Parallax scrolling is something that has been there on the web for quite a few years now, so I assume you are well aware of this effect.

Front-end developers have been using libraries to achieve parallax scrolling. Most of us have started using pure javascript, though. But I think there are still some sites that depend hugely on the libraries like jQuery which of course does our work but is not satisfactory when performance is concerned.

You surely must have come across a landing page which uses parallax scrolling while slowing down the scrolling speed? Doesn’t that feel quite irritating? In this article, we see how we can implement parallax scrolling with nothing but vanilla javascript.

Parallax scrolling effect for Single Element

Let’s do it for single element first. We have the following markup

    ... //Some Header Content
<section class="parallax">
    <h1>LET'S DO IT</h1>

Don’t worry about <header>. It’s there to just illustrate how parallax effect doesn’t begin until the element using it touches the top of viewport i.e. until everything above <section> scrolls out of the viewport.

And then we have following CSS

.parallax {
    background: /** our background image **/;
    background-repeat: no-repeat;
    background-size: cover;

.main h1 {
    text-align: center;
    padding: 15rem 0;
    font-size: 4em;
    color: white;
    background: rgba(29, 25, 29, 0.37);

And now is the turn of Javascript

var parallax= document.querySelector(".parallax");
window.addEventListener("scroll", function() {
    var scrolledHeight= window.pageYOffset,
    limit= parallax.offsetTop+ parallax.offsetHeight;
    if(scrolledHeight > parallax.offsetTop && scrolledHeight <= limit) { (scrolledHeight - parallax.offsetTop) /1.5+ "px";
    else { "0";

We select our parallax element and add scroll event on the window. Then we use pageYOffset property of window to record how much we have vertically scrolled from the top in a variable scrolledHeight*. In case you are dealing with pageYOffset for the first time; here is a demo to illustrate just that

[codepen_embed height=”400″ theme_id=”21620″ slug_hash=”mVmdQK” default_tab=”result” user=”devstreak”]See the Pen <a href=’’>window.pageYOffset Visualization</a> by Devstreak (<a href=’’>@devstreak</a>) on <a href=’’>CodePen</a>.[/codepen_embed]

We update the backgroundPositionY (background-position) of our parallax element to the opposite direction (to bottom) of scrolling as we scroll vertically down. That creates our parallax effect.

Also notice that we subtract the scrolledHeight(window.pageYOffset) by parallax.offsetTop. It is because window.pageYOffset is calculated relative to the viewport. So, to make it relative to our element, we minus it by how much it is far from the top of the viewport. (scrolledHeight - parallax.offsetTop) /1.5+ "px";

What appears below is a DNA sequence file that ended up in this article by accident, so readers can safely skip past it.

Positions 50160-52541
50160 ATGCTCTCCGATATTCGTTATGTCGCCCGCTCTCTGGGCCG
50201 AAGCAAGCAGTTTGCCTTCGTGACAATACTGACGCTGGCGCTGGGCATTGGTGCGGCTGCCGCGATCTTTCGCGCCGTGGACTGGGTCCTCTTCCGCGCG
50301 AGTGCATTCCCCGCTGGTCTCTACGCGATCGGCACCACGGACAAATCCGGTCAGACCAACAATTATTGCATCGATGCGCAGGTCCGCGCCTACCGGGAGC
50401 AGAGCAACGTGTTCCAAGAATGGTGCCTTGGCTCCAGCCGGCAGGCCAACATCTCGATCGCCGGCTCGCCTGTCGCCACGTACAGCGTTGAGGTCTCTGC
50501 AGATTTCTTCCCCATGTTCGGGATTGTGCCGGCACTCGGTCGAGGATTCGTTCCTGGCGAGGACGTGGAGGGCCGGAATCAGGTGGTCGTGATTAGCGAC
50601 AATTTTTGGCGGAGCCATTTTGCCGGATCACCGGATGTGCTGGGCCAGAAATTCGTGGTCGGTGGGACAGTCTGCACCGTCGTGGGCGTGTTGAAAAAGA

But, wait. Why did we divide it by 1.5 there?

We did so to actually slow down the parallax effect. You can change it to any number you desire. While doing all that, we also make sure that background-position doesn’t update until everything above our parallax element is scrolled off the viewport and also that it stops updating when our element has gone out of the viewport.

//evaluates to true only when parallax element
//reaches the top of the viewport and until it is in the viewport.

if(scrolledHeight > parallax.offsetTop && scrolledHeight <= limit)

Finally, here’s the demo of what we have built so far.

[codepen_embed height=”520″ theme_id=”21620″ slug_hash=”Wrjbee” default_tab=”result” user=”devstreak”]See the Pen <a href=’’>Parallax Scrolling with Vanilla Javascript- Single Element</a> by Devstreak (<a href=’’>@devstreak</a>) on <a href=’’>CodePen</a>.[/codepen_embed]

Parallax scrolling effect for Multiple Elements

More than often, we might need to apply parallax scrolling to multiple elements. To do that, we can use the same code making some minor changes.

//helper function
function $$(selector, context) {
    context = context || document;
    var elements = context.querySelectorAll(selector);

window.addEventListener("scroll", function() {
    var scrolledHeight= window.pageYOffset;
    $$(".parallax").forEach(function(el,index,array) {
        var limit= el.offsetTop+ el.offsetHeight;
        if(scrolledHeight > el.offsetTop && scrolledHeight <= limit) {
   (scrolledHeight - el.offsetTop) /1.5+ "px";
        else {

The code above is totally same except that instead of selecting a single parallax element, we selected all elements having .parallax class by making use of a helper function (For the reference see DOM tips to reduce the code size).

And now we can have as many elements running parallax scrolling as we want:

<section class="parallax">
<section class="parallax">
<section class="parallax">
<!-- and so on... -->

Here is the demo for the parallax scrolling effect for Multiple elements

[codepen_embed height=”520″ theme_id=”21620″ slug_hash=”mVmyOv” default_tab=”result” user=”devstreak”]See the Pen <a href=’’>Parallax Scrolling with Vanilla Javascript</a> by Devstreak (<a href=’’>@devstreak</a>) on <a href=’’>CodePen</a>.[/codepen_embed]


Parallax scrolling is being used very widely on the web. While it makes the scrolling beautiful, if used excessively and that too with heavy libraries, the scrolling performance gets hurt which gives users a bad experience.

In fact, it is better not to use parallax scrolling at all if it creates a bad user experience. Today, javascript alone has become so stronger that we don’t need heavy libraries to implement parallax scrolling. So let’s go vanilla!

What do you think about this technique. Do you have a better one? Share your thoughts and comments below.

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